|Herald of the Storm by Richard Ford|
|Reviewer: Ani Johnson|
|Summary: 2013 seems to be a year for excellent fantasy debuts as here's another one. In this first of an epic series, we chew our nails and roll with the punches in a place called Steelhaven; a city on the verge of demise from an author on the verge of acclaim.|
|Buy? Yes||Borrow? Yes|
|Pages: 400||Date: April 2013|
|External links: Author's website|
Nobul is a blacksmith and ex-mercenary who thinks he has next to nothing until even that is taken away from him. Rag is a young waif, surviving on the streets from stealth and a talent for stealing. Waylian spends his days poring over books and dodging verbal abuse as a witch's apprentice. Meanwhile Merrick, drinker, gambler and for hire by anyone who can afford him (i.e. by anyone) receives a commission he can't refuse no matter how much he'd like to. River the assassin and Kaira one of the temple guard Shieldmaidens just continue what they always do, day in, day out. For in Steelhaven daily life is a routine round of existence until one day something happens… and suddenly it's not.
It's rather exciting when a contender for debut fantasy of the year appears when the year isn't even half over, as occurred with Luke Scull's The Grim Company. It's even more exciting when a second isn't far behind, namely Brian McClellan's Promise of Blood. The question is how would our excitement levels react if a third turned up? Well, we're about to find out; I present to you another contender, this time from Yorkshireman Richard Ford. Ours is not to analyse why 2013 is becoming so special, but to just sit back and enjoy it.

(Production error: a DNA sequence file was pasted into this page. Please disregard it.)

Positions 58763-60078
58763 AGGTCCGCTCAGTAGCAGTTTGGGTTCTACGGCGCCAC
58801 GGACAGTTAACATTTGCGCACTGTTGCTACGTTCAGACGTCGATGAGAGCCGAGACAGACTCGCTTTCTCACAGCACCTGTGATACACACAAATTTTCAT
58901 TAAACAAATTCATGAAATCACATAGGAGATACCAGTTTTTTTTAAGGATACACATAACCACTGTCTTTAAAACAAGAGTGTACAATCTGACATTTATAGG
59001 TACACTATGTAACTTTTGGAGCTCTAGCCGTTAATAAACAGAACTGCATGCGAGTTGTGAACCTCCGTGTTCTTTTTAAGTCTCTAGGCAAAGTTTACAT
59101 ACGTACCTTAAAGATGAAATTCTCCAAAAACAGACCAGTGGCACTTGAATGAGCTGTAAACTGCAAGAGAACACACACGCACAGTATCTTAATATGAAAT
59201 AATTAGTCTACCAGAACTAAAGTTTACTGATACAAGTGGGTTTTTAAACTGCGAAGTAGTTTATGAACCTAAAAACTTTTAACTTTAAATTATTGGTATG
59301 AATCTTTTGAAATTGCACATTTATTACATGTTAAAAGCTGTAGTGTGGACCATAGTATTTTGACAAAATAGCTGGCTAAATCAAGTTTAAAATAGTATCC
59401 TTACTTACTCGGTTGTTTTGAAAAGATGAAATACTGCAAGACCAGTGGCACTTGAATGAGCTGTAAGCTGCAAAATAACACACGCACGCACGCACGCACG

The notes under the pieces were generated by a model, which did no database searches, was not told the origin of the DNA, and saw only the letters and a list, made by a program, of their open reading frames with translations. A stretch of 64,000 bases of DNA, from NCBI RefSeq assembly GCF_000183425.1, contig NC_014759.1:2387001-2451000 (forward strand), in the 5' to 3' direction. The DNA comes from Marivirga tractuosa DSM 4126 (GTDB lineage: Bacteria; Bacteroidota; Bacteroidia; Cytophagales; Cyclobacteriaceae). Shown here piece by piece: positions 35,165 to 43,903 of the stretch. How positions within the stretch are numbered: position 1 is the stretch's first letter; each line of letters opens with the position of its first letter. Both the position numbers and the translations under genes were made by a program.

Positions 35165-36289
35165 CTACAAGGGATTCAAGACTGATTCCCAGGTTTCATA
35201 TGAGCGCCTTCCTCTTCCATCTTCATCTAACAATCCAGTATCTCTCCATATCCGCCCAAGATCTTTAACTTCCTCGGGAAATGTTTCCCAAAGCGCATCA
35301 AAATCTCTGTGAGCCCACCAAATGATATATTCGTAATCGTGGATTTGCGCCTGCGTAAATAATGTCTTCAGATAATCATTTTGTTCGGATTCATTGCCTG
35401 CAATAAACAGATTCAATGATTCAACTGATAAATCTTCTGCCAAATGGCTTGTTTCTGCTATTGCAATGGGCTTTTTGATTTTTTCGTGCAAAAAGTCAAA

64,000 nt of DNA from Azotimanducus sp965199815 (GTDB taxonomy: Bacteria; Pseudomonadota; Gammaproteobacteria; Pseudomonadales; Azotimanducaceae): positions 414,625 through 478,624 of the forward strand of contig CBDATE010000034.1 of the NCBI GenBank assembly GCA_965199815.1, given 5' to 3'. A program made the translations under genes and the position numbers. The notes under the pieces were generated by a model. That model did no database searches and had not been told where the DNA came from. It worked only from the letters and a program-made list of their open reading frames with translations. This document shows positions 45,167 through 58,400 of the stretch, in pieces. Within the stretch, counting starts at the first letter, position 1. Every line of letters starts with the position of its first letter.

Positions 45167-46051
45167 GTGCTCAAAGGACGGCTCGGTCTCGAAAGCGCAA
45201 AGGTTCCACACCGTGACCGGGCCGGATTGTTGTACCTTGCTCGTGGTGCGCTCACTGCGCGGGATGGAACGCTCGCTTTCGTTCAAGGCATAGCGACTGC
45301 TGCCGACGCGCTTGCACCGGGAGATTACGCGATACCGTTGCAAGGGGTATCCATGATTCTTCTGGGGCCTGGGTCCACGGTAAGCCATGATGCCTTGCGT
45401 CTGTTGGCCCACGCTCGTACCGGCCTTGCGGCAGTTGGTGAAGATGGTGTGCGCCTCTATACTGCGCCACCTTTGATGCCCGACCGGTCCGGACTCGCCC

The first thing Herald of the Storm provides for our enjoyment is an interesting answer to the introducing-a-cast-and-ensuring-they're-memorable conundrum. Until we're properly acquainted Richard allows each main character alternating chapters so that we can meet them and see through their eyes unencumbered, This works beautifully as we smirk at Merrick's wry internal monologue and worry about Rag as she pits her wits against starvation. Indeed this is fantasy imbued with humanity as is proven we accompany Nobul. We aren't just entertained by these people; their world's experiences bleed into ours providing empathetic depth. (That's a posh way of saying that a book made me cry again!)
In some cases we can tell where their paths are going to cross and intertwine just before our view of them changes from individuals to interdependent city dwellers. However sometimes the links between their destinies come as twists with the power to temporarily snatch our breath.
Another source of enjoyment is the way that Richard weaves a tapestry of stories within stories. Tales of love, ethical questions, a 'who-dunnit' murder mystery (much blood, but not to Abercrombie levels), crowns, usurpers, espionage and betrayal, even an organised crime network and it's opposing resistance movement occupy us, with the odd added rumour and undercurrent until there it is, simmering beneath all the plotlines: the approaching storm that won't leave anyone quite the same as it found them and the ground is amply prepared for Book 2.
The strapline of Herald may be Welcome to Steelhaven… watch your back but after a few hours visiting its denizens, rather than obey, I find myself already looking eagerly forward. I know that's corny but it's also very, very true.
You can read more book reviews or buy Herald of the Storm by Richard Ford at Amazon.co.uk
You can read more book reviews or buy Herald of the Storm by Richard Ford at Amazon.com.
Herald of the Storm by Richard Ford is in the Top Ten Fantasy Books of 2013.
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